A sense of orientation is a useful asset for a living thing. Many creatures appear to tap into the Earth´s magnetic field to locate themselves within, and move around, the planet. Sea turtles, pigeons, dolphins, migrating birds and even dogs—who show a preference for a North-South alignment when they excrete—all seem to be equipped with such a sense.
Some scientists, such as Joseph Kirschvink, a geophysicist at Caltech, suggest that humans also have a sense of the planet’s magnetic field, or magnetoreception, and are researching how it may function. Whether we have (or once had) a natural magnetic sense remains subject to debate. However, Cyborg Nest, a London-based company of transhumanists, is making an artificial one available to us now.
The company’s new sense, North Sense, is a miniature, standalone technology that vibrates when it faces magnetic north. It is permanently connected to the body via connectors and piercings, meaning the vibration is felt internally.
North Sense gives humans an embedded sense of orientation, but the team believes it will also impact on our cognitive experiences, including memory. Liviu Babitz and Scott Cohen of Cyborg Nest had their own North Senses fitted last month. In doing so, they became the first humans to possess the artificial sense.
"The feeling is internal. The vibration is not a violent thing—it creates kind of a buzz," says Babitz, leaning into his web cam to show me his North Sense as we talk via Skype. It is discreet at around a square inch in size, enclosed in body-compatible silicone and anchored onto his chest via titanium piercings.
North Sense is designed to be as natural as possible, says Babitz. “The idea was to try to create and imitate an organ, and not a piece of technology,” It contains a compass chip of the same type that you could find in your phone he explains, then quickly pre-empts the obvious question: why wouldn´t we just use our phones to find north?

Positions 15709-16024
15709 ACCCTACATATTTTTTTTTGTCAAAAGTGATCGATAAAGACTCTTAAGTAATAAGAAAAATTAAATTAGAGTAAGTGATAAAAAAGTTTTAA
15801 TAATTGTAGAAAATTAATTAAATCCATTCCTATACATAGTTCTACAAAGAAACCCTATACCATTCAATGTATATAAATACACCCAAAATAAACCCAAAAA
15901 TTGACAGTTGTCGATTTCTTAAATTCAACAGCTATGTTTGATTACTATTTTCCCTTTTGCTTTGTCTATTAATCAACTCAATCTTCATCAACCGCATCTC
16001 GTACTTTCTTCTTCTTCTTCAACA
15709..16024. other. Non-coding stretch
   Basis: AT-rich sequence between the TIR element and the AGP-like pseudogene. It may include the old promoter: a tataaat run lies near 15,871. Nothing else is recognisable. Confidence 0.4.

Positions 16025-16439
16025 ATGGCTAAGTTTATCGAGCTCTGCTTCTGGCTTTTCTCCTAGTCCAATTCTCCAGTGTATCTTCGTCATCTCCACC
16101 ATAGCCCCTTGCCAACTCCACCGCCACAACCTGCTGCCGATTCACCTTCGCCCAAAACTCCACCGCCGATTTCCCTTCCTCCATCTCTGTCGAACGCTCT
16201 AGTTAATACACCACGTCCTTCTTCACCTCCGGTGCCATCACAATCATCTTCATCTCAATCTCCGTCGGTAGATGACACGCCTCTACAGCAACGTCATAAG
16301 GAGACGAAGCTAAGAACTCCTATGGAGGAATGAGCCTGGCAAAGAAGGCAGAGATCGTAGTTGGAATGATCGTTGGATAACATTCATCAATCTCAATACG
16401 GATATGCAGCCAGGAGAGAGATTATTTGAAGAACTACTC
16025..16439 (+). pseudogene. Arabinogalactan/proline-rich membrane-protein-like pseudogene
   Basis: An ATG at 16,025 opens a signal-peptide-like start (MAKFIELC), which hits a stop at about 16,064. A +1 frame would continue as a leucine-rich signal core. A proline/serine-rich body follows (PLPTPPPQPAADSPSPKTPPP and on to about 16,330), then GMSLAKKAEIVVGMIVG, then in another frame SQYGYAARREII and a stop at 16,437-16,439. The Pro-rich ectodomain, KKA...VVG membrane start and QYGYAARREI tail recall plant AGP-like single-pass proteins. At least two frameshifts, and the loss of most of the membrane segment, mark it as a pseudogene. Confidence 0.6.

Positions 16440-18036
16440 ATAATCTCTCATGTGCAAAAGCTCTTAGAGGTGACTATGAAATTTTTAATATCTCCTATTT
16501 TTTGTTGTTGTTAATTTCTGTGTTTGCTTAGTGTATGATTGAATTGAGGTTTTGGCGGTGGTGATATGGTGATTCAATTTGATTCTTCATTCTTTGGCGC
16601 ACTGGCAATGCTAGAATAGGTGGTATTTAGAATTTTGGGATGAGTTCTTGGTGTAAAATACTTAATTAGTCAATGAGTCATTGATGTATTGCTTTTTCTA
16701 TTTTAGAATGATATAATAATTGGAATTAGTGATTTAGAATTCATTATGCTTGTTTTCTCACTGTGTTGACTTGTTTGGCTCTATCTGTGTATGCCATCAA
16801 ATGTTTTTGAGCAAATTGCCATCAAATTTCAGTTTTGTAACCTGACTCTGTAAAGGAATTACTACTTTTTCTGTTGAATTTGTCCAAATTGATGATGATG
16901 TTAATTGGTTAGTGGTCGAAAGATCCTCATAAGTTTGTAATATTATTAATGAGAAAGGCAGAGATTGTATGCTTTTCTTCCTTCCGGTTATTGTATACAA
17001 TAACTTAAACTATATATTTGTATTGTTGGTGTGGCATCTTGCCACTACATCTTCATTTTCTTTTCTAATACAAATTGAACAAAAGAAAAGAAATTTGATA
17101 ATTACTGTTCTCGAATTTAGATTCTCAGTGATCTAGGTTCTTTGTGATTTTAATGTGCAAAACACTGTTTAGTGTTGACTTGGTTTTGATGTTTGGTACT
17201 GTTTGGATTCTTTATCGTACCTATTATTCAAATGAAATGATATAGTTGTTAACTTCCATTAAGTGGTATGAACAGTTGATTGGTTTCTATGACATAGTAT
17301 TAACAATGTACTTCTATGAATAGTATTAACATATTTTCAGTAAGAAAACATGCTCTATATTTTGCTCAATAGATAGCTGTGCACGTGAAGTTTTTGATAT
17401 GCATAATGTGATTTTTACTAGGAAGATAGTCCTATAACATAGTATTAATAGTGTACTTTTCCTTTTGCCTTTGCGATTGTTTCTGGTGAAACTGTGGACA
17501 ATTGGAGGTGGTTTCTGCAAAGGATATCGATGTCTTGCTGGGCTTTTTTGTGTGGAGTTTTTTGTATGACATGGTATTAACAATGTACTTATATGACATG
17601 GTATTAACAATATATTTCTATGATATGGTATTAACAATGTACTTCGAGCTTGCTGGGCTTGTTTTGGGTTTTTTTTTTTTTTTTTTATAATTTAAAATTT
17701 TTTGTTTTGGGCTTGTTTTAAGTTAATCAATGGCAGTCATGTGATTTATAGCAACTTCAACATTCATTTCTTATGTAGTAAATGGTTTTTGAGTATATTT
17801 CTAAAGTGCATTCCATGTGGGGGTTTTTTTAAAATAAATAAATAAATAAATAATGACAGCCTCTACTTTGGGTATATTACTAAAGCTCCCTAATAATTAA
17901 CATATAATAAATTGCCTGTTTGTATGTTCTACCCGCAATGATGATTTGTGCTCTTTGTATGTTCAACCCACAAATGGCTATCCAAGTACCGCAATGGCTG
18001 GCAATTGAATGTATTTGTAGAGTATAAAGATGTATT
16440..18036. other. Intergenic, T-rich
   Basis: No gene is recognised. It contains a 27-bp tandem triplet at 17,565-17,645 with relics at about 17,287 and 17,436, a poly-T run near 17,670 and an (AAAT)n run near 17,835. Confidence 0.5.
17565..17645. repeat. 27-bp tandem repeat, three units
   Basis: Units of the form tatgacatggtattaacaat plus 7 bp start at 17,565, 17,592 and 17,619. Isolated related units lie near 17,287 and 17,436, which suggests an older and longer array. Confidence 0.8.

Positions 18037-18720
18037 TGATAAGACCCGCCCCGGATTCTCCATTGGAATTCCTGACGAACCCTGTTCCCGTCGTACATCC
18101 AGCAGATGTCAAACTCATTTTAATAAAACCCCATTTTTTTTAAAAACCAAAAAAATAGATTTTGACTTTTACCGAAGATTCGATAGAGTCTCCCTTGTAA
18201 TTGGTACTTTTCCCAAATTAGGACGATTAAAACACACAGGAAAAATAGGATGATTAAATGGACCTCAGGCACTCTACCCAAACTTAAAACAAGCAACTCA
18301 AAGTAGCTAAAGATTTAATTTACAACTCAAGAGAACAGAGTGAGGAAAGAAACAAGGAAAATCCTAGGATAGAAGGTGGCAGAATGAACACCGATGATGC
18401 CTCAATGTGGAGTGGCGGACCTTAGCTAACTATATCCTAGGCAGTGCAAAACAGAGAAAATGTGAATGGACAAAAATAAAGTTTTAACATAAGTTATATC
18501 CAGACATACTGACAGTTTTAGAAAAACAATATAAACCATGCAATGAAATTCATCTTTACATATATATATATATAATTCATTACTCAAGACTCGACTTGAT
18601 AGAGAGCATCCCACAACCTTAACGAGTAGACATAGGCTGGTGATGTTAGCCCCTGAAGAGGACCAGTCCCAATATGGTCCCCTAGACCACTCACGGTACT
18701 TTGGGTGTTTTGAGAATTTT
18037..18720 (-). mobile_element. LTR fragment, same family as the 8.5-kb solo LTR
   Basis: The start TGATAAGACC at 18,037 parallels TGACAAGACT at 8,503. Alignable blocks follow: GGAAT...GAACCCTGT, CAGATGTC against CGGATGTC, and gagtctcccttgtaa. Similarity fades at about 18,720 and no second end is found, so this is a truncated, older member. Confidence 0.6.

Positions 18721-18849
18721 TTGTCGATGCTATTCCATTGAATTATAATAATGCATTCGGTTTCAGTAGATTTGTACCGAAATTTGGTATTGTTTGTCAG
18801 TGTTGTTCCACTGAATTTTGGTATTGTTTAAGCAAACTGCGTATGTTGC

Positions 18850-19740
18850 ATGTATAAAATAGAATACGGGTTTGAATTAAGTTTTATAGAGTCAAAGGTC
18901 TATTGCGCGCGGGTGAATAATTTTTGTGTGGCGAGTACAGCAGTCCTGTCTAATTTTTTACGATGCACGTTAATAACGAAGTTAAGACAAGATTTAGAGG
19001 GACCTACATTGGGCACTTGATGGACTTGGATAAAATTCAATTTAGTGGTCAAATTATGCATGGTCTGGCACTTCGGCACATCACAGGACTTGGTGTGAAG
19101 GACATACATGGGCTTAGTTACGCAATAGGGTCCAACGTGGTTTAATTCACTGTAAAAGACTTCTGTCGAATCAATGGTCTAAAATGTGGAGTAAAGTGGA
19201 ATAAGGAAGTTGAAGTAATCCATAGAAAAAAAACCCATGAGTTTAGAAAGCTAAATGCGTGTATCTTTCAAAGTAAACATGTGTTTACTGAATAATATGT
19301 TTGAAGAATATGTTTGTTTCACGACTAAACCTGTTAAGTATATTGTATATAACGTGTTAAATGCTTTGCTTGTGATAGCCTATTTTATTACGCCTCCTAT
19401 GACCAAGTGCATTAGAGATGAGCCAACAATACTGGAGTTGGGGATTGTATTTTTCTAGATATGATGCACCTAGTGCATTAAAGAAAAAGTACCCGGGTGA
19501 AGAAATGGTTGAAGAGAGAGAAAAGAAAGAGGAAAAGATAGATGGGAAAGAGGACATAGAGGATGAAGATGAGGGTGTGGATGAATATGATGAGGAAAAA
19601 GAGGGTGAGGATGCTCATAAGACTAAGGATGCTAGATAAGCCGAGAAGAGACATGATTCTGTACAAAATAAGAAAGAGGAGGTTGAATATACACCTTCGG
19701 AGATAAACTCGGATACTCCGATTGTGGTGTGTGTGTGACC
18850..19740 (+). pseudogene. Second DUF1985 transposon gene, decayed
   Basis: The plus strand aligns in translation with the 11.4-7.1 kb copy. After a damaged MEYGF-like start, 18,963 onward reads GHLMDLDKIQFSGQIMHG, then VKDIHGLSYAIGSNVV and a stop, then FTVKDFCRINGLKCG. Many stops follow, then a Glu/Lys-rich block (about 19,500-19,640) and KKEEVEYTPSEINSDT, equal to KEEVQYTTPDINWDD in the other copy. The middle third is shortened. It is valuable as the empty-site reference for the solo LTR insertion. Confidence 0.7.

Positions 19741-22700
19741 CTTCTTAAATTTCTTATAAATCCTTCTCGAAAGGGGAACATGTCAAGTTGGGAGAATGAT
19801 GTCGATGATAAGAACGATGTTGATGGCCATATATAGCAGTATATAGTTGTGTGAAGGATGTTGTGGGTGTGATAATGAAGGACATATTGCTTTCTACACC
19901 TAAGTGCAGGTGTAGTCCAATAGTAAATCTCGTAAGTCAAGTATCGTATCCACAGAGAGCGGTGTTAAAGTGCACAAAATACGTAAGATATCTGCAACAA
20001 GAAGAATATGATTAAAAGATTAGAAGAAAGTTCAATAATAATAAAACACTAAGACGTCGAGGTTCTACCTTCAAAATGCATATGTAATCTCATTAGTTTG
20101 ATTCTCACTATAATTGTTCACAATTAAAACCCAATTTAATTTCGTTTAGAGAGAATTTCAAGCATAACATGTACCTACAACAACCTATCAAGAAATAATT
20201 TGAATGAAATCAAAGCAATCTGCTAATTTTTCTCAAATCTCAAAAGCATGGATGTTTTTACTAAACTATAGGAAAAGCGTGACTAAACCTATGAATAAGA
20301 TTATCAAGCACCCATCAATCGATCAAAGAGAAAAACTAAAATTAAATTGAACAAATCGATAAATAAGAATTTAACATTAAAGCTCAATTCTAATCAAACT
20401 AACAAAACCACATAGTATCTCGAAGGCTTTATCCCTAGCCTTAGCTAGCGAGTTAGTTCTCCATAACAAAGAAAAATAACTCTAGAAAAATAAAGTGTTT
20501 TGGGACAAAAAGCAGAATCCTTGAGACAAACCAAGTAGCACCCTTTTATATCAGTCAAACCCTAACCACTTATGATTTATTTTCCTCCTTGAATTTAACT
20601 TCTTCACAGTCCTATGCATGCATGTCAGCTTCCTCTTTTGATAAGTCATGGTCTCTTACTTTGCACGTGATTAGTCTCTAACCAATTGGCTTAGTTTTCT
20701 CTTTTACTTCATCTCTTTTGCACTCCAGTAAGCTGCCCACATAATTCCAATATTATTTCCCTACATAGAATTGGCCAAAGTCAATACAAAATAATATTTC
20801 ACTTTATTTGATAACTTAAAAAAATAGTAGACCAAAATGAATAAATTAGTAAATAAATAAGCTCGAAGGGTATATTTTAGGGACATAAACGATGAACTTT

“North Sense is a sense not a tool,” he says. It is not designed to be taken out, used and then put back. “A sense is something that gives you a constant and permanent flow of data, regardless if you want it or do not want it.” True, we don’t leave our eyes, ears or nose at home when we go out, and we can´t turn them on and off.
Babitz also points out that unlike many phones, North Sense does not have tracking abilities. “It’s not connected to any network, it doesn’t have any GPS, it doesn’t store any data about you,” he says.
Issues of personal security are of concern to Babitz. Prior to becoming CEO of Cyborg Nest, he was Chief Operating Officer of Videre, an organization that trains and coordinates activists who use undercover technology to expose human rights violations in hard-to-access communities.
The team at Cyborg Nest is full of technology pioneers. Alongside Babitz and Cohen, advisors of the year-old company include Neil Harbisson, an artist who perceives color as vibrations in his skull via an internet enabled ‘eyeborg;’ Moon Ribas, who has implants in her arms that allow her to feel the Earth´s seismic activity; and Steve Haworth, creator of subdermal and transdermal implants.
“We are all people driven by positivity, curiosity, daring and deep commitment to what we do,” says Babitz.
The group formed Cyborg Nest with the explicit aim of helping humans to expand their perception of reality using artificial senses. The choice to launch with a North Sense was an easy one, says Babitz. “The notion of north is deeply rooted in our traditions, history and many other animals share this as well.”